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RE: Weight Distribution with sway control question

Well Larry, as a retired engineer I do understand how such things work and I can explain how lateral force is generated but I don't think you're open to a civil discussion about it. So, there's no reason for me to attempt to do so. We'll just have to agree to disagree. One thing is for certain, there is absolutely no friction material employed in the DC. Good luck to you. Again IMO you clearly have demonstrated a true lack of understanding of these systems since the Equal-i-zer just like the DC Cam also has no friction material either. Both using the metal to metal friction with the DC Cam only using "sliding friction" whereas the Equal-i-zer uses both "rotational" friction from the sockets along with "sliding" friction from the bars in the "L" brackets. Also anytime I see someone trying to use some vague education or experience credentials like your "retired engineer" reference often tells me one has no valid or verifiable position on a subject. While I could try and support my input on the subject being discussed here by saying I have and "actual" masters degree in engineering, but my degree is in "systems engineering" which has no real direct application to the topic of this thread so I don't go there. Thus, I quoted a real mechanical engineer that as Hunting has metioned has posted extensively on various mechanical based subject over a number of years and was a well known and I think respected source of actual factual knowledge of how things like these sway systems work in the real world. With all that I think I have given anyone reading this thread a sufficiently based and referenced good source of information to support the position I have expressed here that the DC Cam system "NEITHER FORCES OR PUSHES" anything ... just like the Equal-i-zer system, it simply "resists" by friction sway movement of a trailer when towed. Larry Your attempt at a passive agressive insult aside, I do understand what Ron wrote back then (I remember it). Ron had his own motivation behind his statements. His post was obtuse and took a long and eloborate path to avoid the true mechanics of what is going on with the DC system. Ron had a bit of an ego and seemed to feel he had to post on things even though he didn't really have an answer. The force of the DC system is no more absolute than the friction systems are. A friction bar resists movement but is not strong enough to cause the truck to drag a trailer sideways after a sharp turn - the bar slips to allow that movement. The friction material itself has a break-over point at which it yields. The DC also has a BO point. As the truck and trailer get out of line, the pocket of the spring bar is forced against the cam (which cannot move in relation to the trailer) and the steep slope of the pocket is forced against the cam. This is the point of greatest force and the trailer is now pushing against this sharp angle in the spring bars. It takes MORE force to climb this steep portion of the spring bar than it would to slide along the straight section of it. For the combination to continue to get more out of line, the bar has to be bent upward. That amount of force is relative. It isn't so great that it cannot be overcome but is is suffcient to provide a "bump" that the trailer has to act against. This is the "active" part because it doesnjust slow down movement, it's pushing back against it. The two parts push against each other with cancelling force until the cam overcomes the pocket and slides along the bar. Sway control is all but lost after this breakover is achieved. Just like the friction device, this relative force is enough to influence the attitude of the combo but not enough to send things sliding. To adress other comments, the leverage at the tongue is not nearly what it is at the back of the trailer - this is true. It doesn't need to be. Would you suggest that a friction bar has no effect because of its location? No, I'm sure you wouldn't. So we know the attitude of the trailer can be influenced in that location. Notice I made that entire post without insulting anyone else posting in this thread? You just described exactly why the DC is a FRICTION hitch. The rest is just opinons... Is the DC better because it has increased friction when moving away from center than towards center? or is the Equalizer better because it can generate more force equally in BOTH directions? Keep in mind that SWAY is a back and forth motion of the TT. In reality, they both perform well. The advantage of the so called centering action of the DC is cancelled out if one believes that sway is when the TT wags back and forth... Since the DC has less force in this direction, it is at a disadvantage at that stage of sway. The EQUALIZER with its 4 points of friction can generate more antisway force in both directions. Bottom line... They both perform well. I don't see any friction and the instructions actually tell you lube those points when the hitch is set up tightly. They're actually a little comical. They say "never lubricate..." then go on to say "lubricate if... and finally, 'always lubricate..." Both sides of the DC do work to control sway at the same time. They're just climbing up oposite ends of the bars saddles/pockets from each other. Notice I never said friction systems dont work - they do but my experince is that the DC works better. I had a friction system for a long time. It worked OK but would tend to wear and get noisy (esp when wet). Seems like it would get contaminated with road scum, etc. To us, the DC is easier and faster to set up than installing the extra friction bar.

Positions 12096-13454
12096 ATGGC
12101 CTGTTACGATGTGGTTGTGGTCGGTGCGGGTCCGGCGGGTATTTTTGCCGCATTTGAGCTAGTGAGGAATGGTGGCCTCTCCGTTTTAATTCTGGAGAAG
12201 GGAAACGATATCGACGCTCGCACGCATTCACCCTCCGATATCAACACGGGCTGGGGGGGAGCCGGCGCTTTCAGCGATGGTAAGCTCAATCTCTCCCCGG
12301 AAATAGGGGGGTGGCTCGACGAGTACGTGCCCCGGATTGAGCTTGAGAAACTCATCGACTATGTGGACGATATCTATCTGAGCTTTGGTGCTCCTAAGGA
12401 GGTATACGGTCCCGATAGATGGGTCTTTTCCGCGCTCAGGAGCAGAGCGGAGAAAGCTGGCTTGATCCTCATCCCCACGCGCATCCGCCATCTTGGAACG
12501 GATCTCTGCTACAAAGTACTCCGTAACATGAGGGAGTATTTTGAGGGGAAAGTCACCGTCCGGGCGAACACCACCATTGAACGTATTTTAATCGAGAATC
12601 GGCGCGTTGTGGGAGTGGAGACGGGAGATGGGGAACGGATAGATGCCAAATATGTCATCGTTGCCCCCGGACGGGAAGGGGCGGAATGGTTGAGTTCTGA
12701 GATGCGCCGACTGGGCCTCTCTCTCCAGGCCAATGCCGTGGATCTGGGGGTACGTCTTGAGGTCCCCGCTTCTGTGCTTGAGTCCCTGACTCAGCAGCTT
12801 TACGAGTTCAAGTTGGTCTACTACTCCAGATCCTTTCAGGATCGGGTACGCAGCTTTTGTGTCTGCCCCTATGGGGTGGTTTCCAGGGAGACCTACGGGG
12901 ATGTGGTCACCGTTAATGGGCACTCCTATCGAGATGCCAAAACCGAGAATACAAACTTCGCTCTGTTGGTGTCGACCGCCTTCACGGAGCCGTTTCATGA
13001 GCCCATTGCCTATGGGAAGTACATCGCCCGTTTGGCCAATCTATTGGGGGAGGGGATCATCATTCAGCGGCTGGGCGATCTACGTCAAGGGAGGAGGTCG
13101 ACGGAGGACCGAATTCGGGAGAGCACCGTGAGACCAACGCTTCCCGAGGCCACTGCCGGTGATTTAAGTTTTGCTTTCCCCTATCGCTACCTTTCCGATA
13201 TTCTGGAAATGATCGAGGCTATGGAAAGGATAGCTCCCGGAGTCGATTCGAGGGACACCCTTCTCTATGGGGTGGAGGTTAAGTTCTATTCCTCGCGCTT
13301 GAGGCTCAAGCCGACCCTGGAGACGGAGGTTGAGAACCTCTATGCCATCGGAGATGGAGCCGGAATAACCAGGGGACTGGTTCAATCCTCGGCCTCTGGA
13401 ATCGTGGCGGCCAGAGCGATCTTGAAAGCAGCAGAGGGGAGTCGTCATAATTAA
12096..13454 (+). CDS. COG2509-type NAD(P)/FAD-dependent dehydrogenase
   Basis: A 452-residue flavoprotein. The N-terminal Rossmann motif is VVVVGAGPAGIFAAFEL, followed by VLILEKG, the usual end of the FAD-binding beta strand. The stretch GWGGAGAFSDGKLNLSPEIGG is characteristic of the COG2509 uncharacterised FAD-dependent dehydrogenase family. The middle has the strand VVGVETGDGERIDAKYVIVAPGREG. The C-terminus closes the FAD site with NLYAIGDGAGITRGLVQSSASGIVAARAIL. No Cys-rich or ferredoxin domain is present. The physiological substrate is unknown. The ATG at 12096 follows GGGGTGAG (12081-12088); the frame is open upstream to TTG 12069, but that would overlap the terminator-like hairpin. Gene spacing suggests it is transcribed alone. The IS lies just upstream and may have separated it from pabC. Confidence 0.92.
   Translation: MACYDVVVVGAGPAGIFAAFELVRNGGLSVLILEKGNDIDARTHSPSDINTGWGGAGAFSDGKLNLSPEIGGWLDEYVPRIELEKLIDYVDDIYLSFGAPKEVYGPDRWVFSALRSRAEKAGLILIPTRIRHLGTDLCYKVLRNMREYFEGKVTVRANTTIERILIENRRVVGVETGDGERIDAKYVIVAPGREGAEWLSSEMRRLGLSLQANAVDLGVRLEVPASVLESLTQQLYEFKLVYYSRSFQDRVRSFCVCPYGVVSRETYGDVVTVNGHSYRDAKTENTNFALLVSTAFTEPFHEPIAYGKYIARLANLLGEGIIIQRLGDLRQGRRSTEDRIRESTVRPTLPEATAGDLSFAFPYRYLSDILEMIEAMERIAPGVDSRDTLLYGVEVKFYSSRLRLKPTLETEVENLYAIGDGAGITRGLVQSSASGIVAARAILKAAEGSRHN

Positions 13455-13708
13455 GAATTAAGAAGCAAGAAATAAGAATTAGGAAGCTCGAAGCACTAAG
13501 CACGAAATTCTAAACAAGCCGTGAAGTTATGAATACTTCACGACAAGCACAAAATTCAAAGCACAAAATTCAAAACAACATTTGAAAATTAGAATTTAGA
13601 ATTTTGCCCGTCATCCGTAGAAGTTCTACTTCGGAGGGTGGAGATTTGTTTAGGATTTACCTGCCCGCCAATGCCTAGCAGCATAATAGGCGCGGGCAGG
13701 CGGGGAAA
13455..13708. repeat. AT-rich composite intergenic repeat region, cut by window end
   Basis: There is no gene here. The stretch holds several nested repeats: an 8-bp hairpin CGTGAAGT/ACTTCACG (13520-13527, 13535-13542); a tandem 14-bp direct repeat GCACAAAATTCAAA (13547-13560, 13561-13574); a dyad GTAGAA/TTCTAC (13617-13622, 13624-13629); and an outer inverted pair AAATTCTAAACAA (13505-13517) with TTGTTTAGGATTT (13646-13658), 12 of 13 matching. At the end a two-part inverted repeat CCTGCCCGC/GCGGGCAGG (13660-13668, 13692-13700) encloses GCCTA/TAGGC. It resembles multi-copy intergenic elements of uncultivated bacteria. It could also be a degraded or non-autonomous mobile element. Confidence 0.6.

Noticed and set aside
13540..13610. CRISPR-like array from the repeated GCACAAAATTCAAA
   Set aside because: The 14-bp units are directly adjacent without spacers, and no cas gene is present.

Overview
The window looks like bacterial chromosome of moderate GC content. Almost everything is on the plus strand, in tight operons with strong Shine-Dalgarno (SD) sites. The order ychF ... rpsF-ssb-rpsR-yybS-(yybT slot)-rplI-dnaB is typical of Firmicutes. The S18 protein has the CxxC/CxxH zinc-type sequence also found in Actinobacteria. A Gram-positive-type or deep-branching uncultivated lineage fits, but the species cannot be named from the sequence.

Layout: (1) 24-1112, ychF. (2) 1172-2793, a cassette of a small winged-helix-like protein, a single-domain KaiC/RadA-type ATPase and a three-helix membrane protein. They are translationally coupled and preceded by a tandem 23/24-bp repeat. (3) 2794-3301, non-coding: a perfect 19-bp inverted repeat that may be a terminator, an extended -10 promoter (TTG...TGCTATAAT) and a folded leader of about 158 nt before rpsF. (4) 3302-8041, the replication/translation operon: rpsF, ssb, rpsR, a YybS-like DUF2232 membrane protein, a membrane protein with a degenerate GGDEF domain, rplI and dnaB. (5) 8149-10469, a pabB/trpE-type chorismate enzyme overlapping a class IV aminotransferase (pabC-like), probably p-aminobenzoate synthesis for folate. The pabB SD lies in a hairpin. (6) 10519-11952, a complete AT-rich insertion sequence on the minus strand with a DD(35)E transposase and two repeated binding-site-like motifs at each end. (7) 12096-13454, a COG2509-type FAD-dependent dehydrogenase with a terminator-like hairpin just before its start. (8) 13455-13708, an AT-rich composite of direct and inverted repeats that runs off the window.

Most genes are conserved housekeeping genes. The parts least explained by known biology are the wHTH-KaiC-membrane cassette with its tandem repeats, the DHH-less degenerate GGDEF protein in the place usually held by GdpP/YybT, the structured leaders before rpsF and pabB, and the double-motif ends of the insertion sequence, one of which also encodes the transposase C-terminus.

ScottG 04/11/20 10:44am Travel Trailers
RE: Help Identifying things in my RV

Seems like a lot of wires for a B/U alarm!
ScottG 04/11/20 10:01am Class C Motorhomes
RE: Weight Distribution with sway control question